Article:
Summary: The first Jesuits in China


1338                                [Death of Giovanni di Monte Carvino, first archbishop of Mongol Beijing (Khanbalik)]


1534                                Ignatius Loyola founds the Jesuit order with the objective of 'converting the pagans’

1549                                St. Francis Xavier, a Spanish Jesuit, lands in western Japan.

In this time, Macao serves as a trading port to the Portuguese for their trade between China and Japan

1583                                Matteo Ricci (1552-1610) enters China in Guangdong province, settles first in Nanchang (1595; Jesuits dress as Buddhist monks), then in Nanjing, after 1601 in Beijing. (In the 19th century Ricci is revered as the deity of Chinese clockmakers, Bodhisattva Ricci  (Li Matou pusa). The Jesuits serve the emperors as mathematicians, astronomers, cartographers, interpreters, painters, and musicians.

Missions are established in Zhaoqing, Shaozhou, Nanxiong (Guangdong province) in the south, in Ganzhou and Nanchang in Jiangxi province (SE), in Nanjing, Huai’an, and Jinan. By the end of the Ming Dynasty they had spread to almost all provinces, but most of their missions concentrated in the lower Yangzi area and in Fujian province in Eastern China.                               


Though the emperors were impressed by the scientific knowledge and the European inventions introduced to them by the Jesuits, the Christian religion and the hierarchical institution of the church did not appeal to them. Christian communities in the cities seemed to be a threat to public order. On the philosophical level the Chinese “were unfamiliar with the category of the transcendent because of their basic concept of an immanent order that was at the same time cosmic and human, natural and social.” (Jacques Gernet, A History of Chinese Civilization. Cambridge: Cambridge University Press 1982, p. 454-455).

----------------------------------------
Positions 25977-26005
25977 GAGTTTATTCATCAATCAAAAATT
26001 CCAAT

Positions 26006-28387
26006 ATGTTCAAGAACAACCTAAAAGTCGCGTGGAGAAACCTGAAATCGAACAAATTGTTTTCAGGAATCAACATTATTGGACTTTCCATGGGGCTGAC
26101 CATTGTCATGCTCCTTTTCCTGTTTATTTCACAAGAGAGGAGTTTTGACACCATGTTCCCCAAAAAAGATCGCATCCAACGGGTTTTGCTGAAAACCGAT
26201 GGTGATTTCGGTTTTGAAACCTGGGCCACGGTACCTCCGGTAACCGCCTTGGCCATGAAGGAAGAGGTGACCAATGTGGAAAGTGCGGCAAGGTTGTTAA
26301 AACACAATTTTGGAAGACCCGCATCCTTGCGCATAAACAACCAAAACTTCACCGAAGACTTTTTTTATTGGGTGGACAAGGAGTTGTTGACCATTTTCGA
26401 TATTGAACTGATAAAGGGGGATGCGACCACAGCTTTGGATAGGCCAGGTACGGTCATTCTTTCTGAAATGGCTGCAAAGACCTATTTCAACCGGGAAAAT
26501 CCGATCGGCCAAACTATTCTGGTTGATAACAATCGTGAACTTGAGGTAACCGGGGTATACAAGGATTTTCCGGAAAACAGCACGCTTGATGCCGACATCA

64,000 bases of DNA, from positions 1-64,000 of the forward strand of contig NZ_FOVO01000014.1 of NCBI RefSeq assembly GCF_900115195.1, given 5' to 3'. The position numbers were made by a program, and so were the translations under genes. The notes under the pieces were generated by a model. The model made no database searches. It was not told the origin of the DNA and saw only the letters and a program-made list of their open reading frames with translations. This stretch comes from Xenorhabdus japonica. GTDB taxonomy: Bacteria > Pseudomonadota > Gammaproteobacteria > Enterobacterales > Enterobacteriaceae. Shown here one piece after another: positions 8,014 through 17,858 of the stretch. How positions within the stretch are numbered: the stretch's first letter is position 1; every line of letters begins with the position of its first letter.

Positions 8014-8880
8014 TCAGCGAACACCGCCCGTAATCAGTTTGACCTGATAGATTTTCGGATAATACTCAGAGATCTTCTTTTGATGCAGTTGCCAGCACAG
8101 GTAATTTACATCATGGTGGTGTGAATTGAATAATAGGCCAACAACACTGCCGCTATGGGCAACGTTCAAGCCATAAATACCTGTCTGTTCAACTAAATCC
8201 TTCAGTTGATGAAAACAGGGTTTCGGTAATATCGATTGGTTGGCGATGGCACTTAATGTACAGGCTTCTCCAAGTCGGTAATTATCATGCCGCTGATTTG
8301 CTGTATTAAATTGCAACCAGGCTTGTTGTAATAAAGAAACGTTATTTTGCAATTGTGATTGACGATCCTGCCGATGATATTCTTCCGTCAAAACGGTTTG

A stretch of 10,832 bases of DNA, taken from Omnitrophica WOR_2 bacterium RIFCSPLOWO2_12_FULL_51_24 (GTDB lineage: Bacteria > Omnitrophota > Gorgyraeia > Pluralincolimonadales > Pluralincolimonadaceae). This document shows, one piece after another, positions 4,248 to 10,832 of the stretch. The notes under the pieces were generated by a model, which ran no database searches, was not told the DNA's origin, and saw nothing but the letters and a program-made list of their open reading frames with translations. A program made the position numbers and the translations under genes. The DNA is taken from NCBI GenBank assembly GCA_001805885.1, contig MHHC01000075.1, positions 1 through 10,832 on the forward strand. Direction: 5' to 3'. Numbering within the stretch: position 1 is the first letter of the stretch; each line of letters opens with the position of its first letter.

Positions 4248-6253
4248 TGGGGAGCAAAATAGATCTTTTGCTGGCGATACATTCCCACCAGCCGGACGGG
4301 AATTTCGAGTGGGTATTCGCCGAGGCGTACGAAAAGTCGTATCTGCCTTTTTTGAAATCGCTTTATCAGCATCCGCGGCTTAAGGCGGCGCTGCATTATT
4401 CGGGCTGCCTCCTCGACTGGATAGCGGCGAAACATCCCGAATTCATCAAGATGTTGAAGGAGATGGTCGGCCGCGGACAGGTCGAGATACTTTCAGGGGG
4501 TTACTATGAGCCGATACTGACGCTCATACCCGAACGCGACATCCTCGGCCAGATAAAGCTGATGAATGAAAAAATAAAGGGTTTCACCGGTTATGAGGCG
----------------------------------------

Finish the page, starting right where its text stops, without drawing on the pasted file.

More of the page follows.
Major points of confrontation between the Jesuits, the Chinese authorities, and Chinese converts:

  1. The Jesuits initially (and the Vatican throughout their active period as missionaries) did not tolerate the ancestor cult.
  2. Converts could not have concubines.
  3. The Jesuits did not tolerate statues related to Chinese cults.
  4. The Jesuits were accused of creating secret societies when they held secret meetings for mass with members of the lay community.
  5. They were also accused of spying for the Japanese and the pirates at the coast.
  6. The Christian belief focused on a rebellious person who had been convicted as a criminal by the local authorities.
  7. Matteo Ricci in one of the theological disputes held in Nanjing Ricci eloquently but in an arrogant manner ridiculed the famous Buddhist teacher, Zhuhong who shortly after the discussion died. It was believed by some that Zhuhong died of a broken heart because Ricci had mocked the concepts of ‘releasing life’, vegetarianism and reincarnation.


1. Matteo Ricci and the most famous Chinese convert, the Shanghai scholar Xu Guangqi (1562-1633)

2. Portrait of Matteo Ricci

3. Portrait of Matteo Ricci on a stamp of the Republic of China, Taiwan, in commemoration of the founding of the first Jesuit mission in China